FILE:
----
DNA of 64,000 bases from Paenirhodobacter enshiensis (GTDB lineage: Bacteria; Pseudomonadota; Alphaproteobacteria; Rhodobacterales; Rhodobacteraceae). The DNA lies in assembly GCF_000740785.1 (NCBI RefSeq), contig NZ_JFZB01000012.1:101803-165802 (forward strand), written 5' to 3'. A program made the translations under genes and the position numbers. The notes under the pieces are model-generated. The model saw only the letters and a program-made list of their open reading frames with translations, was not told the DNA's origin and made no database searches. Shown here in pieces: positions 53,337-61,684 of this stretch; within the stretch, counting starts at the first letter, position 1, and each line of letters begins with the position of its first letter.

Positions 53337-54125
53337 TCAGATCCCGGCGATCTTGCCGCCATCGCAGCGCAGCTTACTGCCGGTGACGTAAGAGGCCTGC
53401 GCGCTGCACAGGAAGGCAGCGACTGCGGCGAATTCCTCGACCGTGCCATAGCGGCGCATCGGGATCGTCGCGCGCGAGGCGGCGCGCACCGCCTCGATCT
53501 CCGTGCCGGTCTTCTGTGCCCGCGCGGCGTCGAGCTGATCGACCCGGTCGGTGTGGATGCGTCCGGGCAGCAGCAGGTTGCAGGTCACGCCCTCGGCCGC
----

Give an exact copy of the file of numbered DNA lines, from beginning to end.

DNA of 64,000 bases from Paenirhodobacter enshiensis (GTDB lineage: Bacteria; Pseudomonadota; Alphaproteobacteria; Rhodobacterales; Rhodobacteraceae). The DNA lies in assembly GCF_000740785.1 (NCBI RefSeq), contig NZ_JFZB01000012.1:101803-165802 (forward strand), written 5' to 3'. A program made the translations under genes and the position numbers. The notes under the pieces are model-generated. The model saw only the letters and a program-made list of their open reading frames with translations, was not told the DNA's origin and made no database searches. Shown here in pieces: positions 53,337-61,684 of this stretch; within the stretch, counting starts at the first letter, position 1, and each line of letters begins with the position of its first letter.

Positions 53337-54125
53337 TCAGATCCCGGCGATCTTGCCGCCATCGCAGCGCAGCTTACTGCCGGTGACGTAAGAGGCCTGC
53401 GCGCTGCACAGGAAGGCAGCGACTGCGGCGAATTCCTCGACCGTGCCATAGCGGCGCATCGGGATCGTCGCGCGCGAGGCGGCGCGCACCGCCTCGATCT
53501 CCGTGCCGGTCTTCTGTGCCCGCGCGGCGTCGAGCTGATCGACCCGGTCGGTGTGGATGCGTCCGGGCAGCAGCAGGTTGCAGGTCACGCCCTCGGCCGC